Thursday, August 23, 2007

No room for dissent

One of the great strengths of the U.S. is its willingness to tolerate free expression, and especially criticism and dissent. We all benefit from the free flow and careful examination of ideas. It's a shame, however, that the Bush administration does not see things this way. Time and time again, the administration has suppressed dissenting viewpoints. Recently, some of its explicit policies for suppressing dissent were revealed by the ACLU, when it published a copy of the Presidential Advance Manual.

Among other things, the manual makes clear that attendance at Presidential appearances is to be restricted as much as possible to supporters through the selective distribution of tickets. It also directs advance team members to "check for signs or protesters" when admitting attendees and has sections devoted to "preventing demonstrators." Should the odd demonstrator make his or her way into an event, the White House recommends that roaming "rally squads" of either "college/young republican organizations, local athletic teams, and fraternities/sororities" surround, hide, and drown-out the demonstrators. The parallels between the "rally squads" and brown shirts or goon squads are chilling.

The White House sees an obvious gain in the ability to get its message and visuals across without having to respond to others. Undoubtedly, the directive must also be seen as a response to demonstrators who would themselves suppress speech by disrupting public events and shouting the President down. However, the White House has gone far beyond this to suppress even respectful speech.

The policy is wrong on Constitutional grounds; it is in direct contradiction of the first amendment rights to free expression and peaceable assembly. It's also ultimately self-defeating. Arguments are strengthened through criticism. The manual reinforces the notion that this White House exists in and works to maintain a bubble. Beyond this, it reduces the value of the President's own public events by turning them into pure propanda (part of the never-ending political campaign). Rational people catch on to the game and interpret the messages from these events accordingly.


MHC said...

In my eyes, this new White House manual is just as chilling and upsetting as when we found out that Homeland Security, the Pentagon and others like the FBI were spying on domestic groups such as a Quaker church's anti-war discussion group and an LGBT college student organization because they were "threats."

Dave Ribar said...

We've seen these policies in practice--think back to the 2004 Republican cenvention where security removed delegates who dared to show their disagreement with the President.

What's surprising (and chilling) is that the administration would actually distribute these policies in an official manual. It's mind-boggling that someone in the administration didn't spot the obvious contradictions with our Bill of Rights.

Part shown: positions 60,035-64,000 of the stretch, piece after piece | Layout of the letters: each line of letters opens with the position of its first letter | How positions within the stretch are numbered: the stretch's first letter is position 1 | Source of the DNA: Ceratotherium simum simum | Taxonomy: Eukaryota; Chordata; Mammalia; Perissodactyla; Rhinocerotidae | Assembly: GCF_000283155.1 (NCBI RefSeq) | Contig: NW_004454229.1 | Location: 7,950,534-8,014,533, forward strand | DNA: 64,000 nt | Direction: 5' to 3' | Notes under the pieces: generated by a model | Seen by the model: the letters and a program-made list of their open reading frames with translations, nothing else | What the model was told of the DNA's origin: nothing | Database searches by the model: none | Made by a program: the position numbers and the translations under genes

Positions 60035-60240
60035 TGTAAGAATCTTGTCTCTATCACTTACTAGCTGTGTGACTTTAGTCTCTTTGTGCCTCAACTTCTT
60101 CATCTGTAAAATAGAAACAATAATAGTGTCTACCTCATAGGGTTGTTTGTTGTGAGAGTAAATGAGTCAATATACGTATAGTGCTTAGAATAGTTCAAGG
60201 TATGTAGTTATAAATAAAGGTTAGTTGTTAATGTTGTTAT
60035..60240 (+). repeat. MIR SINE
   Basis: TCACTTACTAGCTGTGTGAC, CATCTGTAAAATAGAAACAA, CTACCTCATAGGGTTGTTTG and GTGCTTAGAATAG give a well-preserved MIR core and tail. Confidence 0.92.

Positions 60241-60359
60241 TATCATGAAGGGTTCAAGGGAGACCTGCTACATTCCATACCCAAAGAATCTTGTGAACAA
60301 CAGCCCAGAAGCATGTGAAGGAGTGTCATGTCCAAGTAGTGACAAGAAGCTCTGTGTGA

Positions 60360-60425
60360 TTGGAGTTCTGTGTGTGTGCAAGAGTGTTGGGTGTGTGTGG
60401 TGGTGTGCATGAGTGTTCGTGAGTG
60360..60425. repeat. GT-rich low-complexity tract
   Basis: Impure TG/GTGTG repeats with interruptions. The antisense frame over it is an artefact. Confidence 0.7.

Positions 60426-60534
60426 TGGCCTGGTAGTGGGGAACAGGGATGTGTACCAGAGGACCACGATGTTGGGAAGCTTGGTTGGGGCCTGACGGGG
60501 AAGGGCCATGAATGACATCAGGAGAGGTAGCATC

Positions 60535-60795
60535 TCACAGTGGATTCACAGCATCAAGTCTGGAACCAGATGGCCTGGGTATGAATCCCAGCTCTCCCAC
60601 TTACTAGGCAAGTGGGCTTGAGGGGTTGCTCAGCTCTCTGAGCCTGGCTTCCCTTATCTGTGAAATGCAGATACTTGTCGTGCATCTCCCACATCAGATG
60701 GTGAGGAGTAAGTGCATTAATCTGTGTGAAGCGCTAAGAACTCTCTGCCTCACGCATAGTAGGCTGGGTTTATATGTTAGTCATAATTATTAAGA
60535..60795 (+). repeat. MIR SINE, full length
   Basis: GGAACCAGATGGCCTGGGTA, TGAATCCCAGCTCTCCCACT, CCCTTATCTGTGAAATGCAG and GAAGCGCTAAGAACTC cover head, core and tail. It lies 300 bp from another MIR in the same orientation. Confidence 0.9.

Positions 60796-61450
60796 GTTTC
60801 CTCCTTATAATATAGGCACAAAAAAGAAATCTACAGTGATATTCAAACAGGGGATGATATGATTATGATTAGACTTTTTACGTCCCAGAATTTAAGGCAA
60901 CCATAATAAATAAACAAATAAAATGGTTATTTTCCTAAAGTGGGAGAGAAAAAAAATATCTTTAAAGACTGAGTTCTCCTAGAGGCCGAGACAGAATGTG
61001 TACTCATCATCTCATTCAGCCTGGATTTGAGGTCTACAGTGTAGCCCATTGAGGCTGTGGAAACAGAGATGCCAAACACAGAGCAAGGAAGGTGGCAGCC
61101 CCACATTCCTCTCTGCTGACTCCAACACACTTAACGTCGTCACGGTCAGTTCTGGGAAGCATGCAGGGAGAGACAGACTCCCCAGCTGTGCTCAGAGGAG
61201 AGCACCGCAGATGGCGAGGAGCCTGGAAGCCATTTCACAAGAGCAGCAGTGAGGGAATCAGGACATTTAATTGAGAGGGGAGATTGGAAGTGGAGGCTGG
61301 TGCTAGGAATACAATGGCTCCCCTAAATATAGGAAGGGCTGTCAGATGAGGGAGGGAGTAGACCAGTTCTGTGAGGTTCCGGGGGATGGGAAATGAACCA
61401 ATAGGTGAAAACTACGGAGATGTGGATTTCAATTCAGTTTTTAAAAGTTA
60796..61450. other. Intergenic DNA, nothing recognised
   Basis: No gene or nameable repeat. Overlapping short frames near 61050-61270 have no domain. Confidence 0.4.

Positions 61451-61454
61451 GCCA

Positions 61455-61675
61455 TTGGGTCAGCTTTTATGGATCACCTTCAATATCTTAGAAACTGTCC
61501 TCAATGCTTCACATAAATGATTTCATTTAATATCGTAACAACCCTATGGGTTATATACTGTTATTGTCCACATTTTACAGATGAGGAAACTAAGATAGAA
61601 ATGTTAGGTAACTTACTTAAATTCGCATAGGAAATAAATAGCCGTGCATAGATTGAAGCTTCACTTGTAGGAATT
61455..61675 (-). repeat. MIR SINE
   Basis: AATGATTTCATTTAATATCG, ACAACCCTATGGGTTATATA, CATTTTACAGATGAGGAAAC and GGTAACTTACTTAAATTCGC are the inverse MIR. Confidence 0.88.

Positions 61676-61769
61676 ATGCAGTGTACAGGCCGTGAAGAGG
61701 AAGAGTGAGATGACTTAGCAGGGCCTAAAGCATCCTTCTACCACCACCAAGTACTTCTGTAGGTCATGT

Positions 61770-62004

Anonymous said...

And President Bush rode Hurricane Katrina right into New Orleans too! Dam what a man and one hellava president!

I believe you need to take a much closer look at history and perhaps you will discover just how very much other presidents, both Democrats and Republicans, covered up and kept from the people. This is standard operating policy. The only difference now is that so much less is able to be hidden giving the appearance that Bush is the Master of the Game. When actually the greatest Masters were both Democrats; LBJohnson and FDRoosevelt.
Just for the record, I am an Independent and on the scales of political views that are some times circulated around the web I usually fall right between the two opposing camps. In other words, I think for myself and judge issues on their merits as I see them benefiting the country and not from the point of view of one or another group. Brenda Bowers

Dave Ribar said...


Don't you think that this is a little different from covering up, which I agree many, many administrations and politicians have done. The manual outlines an explicit plan to suppress of speech and dissent. You could understand this sort of thing in a campaign manual (campaigns get to set the ground rules for their events and invite who they want to invite). But this is an advance manual for ALL of the President's public events.

Maybe something will come out about how some of our former Presidents operated. However, I think that you have to go back to the Nixon administration to see these kinds of tactics used against ordinary dissenters. I agree that the tactics employed by LBJ, Nixon, and some previous Presidents pale in comparison to what's described here. But is that the standard we want to apply?

Again, thanks for reading.